Her husband sells fridges but the business has "gone bad", she says. As the doctor explains how much she owes, tears well in her eyes and spill down her cheeks.

The doctor's tone does not change. Compassion is not the African way - suffering is too widespread and the professionals too thinly stretched. "The government cannot take care of the bills of all the children," he says. "But if you are earning a dollar a day and face a $500 bill it is heavy."

The consequences of the chronic staff shortages can be seen everywhere - in grossly overcrowded clinics and wards which mean long waits, poorer care and problems missed. Infant mortality is on the rise - up from 55 per 1,000 live births in 2003 to 64 last year.

In the children's emergency room, a holding area for those too sick to be sent home when there is no space on the wards, a two-year-old girl who has accidentally drunk kerosene is stretched out on a bed. She vomited and then inhaled, damaging her lungs. She lies with her arms raised to ease her breathing, looking fearful, next to a girl sick with Aids.

Wendy Ogbarmey-Tettey, the nurse in charge, said: "This is calm. Some days we have 80-90 patients in the 20 beds. The patients do not get the quality of care they should have."

There are some grounds for hope. At Komfo-Anokye hospital a new maternity block is half built and a children's block has been started that will ease the congestion when they are complete, the first expansion of the departments since the hospital was built in 1955.

But bricks and mortar are easy to come by compared with medical expertise. When I asked Kwame Frimpong, spokesman for the hospital, how the new unit would be staffed, he said: "That is the problem. If we don't get the staffing right it will be a white elephant."

Yaw Manu, consultant, Milton Keynes hospital

Dr Yaw Manu, 60, came from Ghana in 1997 as a medical officer. He works in Milton Keynes General Hospital as a consultant radiologist.

"I came to Britain to do a postgraduate course, because in those days we did not have a postgraduate facility in Ghana. If you wanted to do further academic study, you had to go abroad. I contemplated going to the United States, but came to Britain because I had some relations living here and I was accepted at Liverpool University.

"I thought I was going to be here for three years and I had every incentive to go back. I had a good lifestyle there and a senior figure at the hospital I was working at said when I came back I could become a department head. But just as I gave in my notice to Liverpool health authority in 1981, I found out there had been a coup in Ghana and it was particularly violent.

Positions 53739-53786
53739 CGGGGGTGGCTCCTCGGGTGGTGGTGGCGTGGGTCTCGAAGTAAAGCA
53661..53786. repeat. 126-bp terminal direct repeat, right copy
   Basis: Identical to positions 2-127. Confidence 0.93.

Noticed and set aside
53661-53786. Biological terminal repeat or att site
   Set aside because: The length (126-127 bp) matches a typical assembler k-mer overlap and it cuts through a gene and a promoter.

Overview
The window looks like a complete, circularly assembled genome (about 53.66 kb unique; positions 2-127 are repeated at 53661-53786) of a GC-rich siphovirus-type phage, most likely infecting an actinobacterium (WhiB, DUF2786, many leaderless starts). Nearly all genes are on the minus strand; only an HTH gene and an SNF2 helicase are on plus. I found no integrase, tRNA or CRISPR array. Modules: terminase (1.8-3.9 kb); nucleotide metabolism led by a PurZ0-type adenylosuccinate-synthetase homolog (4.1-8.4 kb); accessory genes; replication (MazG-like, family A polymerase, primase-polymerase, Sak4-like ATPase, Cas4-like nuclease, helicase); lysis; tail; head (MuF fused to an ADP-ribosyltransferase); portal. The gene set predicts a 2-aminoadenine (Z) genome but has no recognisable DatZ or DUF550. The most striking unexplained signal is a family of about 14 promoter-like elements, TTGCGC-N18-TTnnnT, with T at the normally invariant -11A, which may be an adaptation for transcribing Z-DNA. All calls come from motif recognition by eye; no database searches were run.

I phoned my mother in Ghana and, knowing I was a political person, she advised me not to go back until we knew how the future was going to pan out.

After working in Watford, I got another job in Liverpool and got settled. I had two sons and I wanted to put them both through boarding school in Britain.

"Since 1992, I have gone to Ghana at least every year and I have a house in the capital. When I retire, I will divide my time between here and there, but I have grandchildren in Britain so I can't cut my ties. Every time I go to Ghana, I go to a teaching hospital and give as much advice as I can."

Eben Badoe, consultant, Korle Bu hospital

Eben Badoe, a consultant paediatrician at Korle Bu hospital in Accra, spent 10 years working in London and Bristol before returning in 2000. "It is not just about money. You don't need that much to make you happy. It is what you contribute," he said.

"Everything has been done medically in the West. But here you can contribute. In terms of the clinical work, what we see here is unsurpassed. This hospital is a living museum.

"In the UK you are nothing, here you are a champion. I have never met Tony Blair but here I am invited to parties with the President. It does not put money in my pocket, but it makes me feel good."

A top hospital consultant earns around £7,500 a year in Ghana and a senior nurse about £2,000. In the UK their salaries would be 10 times higher.

The entire class of doctors that graduated in 2002 has either left or is planning to leave, according to the Medact report. Overall, more than 50 per cent of doctors who have qualified in Ghana have already left the country.

Kofi Agyeman, 30, who qualified in 2000 and is specialising in paediatrics at Korle Bu hospital, works six days a week for up to 60 hours. He earns around £200 a month.

"A lot of my classmates are already away in England and America. We are always in contact, we talk a lot," he said. He will not reveal his plans but he is frank about the temptations - better pay and an easier life.

UK versus Ghana

Child mortality: deaths before 5

Ghana: One in 10

UK: One in 150

Life expectancy at birth

Ghana: 57.6 years

UK: 78.2 years

Spending on health per head

Ghana: £7

UK: £900

Births with a midwife present

Ghana: 44 per cent

UK: 100 per cent

Doctors per 100,000 people

Ghana: 9

UK: 166

Nurses/midwives per 100,000

Ghana: 84

UK: 540